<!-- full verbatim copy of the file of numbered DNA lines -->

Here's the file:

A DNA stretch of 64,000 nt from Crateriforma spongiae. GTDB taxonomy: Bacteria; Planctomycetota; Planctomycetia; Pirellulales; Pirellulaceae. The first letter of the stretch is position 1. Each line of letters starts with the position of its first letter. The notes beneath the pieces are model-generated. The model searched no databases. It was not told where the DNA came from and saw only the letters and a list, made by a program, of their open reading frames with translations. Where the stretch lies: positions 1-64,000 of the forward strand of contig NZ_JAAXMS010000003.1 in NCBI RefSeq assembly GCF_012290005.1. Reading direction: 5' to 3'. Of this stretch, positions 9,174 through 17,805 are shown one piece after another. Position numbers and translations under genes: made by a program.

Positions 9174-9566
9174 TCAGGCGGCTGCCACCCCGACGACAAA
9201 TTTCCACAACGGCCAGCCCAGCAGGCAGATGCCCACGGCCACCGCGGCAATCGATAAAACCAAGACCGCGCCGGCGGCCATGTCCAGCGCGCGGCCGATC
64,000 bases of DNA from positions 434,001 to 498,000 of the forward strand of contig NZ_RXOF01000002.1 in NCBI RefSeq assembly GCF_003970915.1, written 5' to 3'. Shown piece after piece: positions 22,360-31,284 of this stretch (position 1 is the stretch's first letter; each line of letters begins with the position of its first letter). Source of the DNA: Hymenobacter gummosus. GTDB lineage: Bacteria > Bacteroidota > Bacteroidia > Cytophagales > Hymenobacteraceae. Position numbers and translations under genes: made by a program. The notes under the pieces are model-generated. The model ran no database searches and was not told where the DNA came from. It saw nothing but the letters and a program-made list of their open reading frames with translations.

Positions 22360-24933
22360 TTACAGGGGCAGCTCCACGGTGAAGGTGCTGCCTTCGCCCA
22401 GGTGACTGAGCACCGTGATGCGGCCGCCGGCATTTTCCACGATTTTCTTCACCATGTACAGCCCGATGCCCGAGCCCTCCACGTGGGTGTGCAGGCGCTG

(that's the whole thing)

A DNA stretch of 64,000 nt from Crateriforma spongiae. GTDB taxonomy: Bacteria; Planctomycetota; Planctomycetia; Pirellulales; Pirellulaceae. The first letter of the stretch is position 1. Each line of letters starts with the position of its first letter. The notes beneath the pieces are model-generated. The model searched no databases. It was not told where the DNA came from and saw only the letters and a list, made by a program, of their open reading frames with translations. Where the stretch lies: positions 1-64,000 of the forward strand of contig NZ_JAAXMS010000003.1 in NCBI RefSeq assembly GCF_012290005.1. Reading direction: 5' to 3'. Of this stretch, positions 9,174 through 17,805 are shown one piece after another. Position numbers and translations under genes: made by a program.

Positions 9174-9566
9174 TCAGGCGGCTGCCACCCCGACGACAAA
9201 TTTCCACAACGGCCAGCCCAGCAGGCAGATGCCCACGGCCACCGCGGCAATCGATAAAACCAAGACCGCGCCGGCGGCCATGTCCAGCGCGCGGCCGATC
64,000 bases of DNA from positions 434,001 to 498,000 of the forward strand of contig NZ_RXOF01000002.1 in NCBI RefSeq assembly GCF_003970915.1, written 5' to 3'. Shown piece after piece: positions 22,360-31,284 of this stretch (position 1 is the stretch's first letter; each line of letters begins with the position of its first letter). Source of the DNA: Hymenobacter gummosus. GTDB lineage: Bacteria > Bacteroidota > Bacteroidia > Cytophagales > Hymenobacteraceae. Position numbers and translations under genes: made by a program. The notes under the pieces are model-generated. The model ran no database searches and was not told where the DNA came from. It saw nothing but the letters and a program-made list of their open reading frames with translations.

Positions 22360-24933
22360 TTACAGGGGCAGCTCCACGGTGAAGGTGCTGCCTTCGCCCA
22401 GGTGACTGAGCACCGTGATGCGGCCGCCGGCATTTTCCACGATTTTCTTCACCATGTACAGCCCGATGCCCGAGCCCTCCACGTGGGTGTGCAGGCGCTG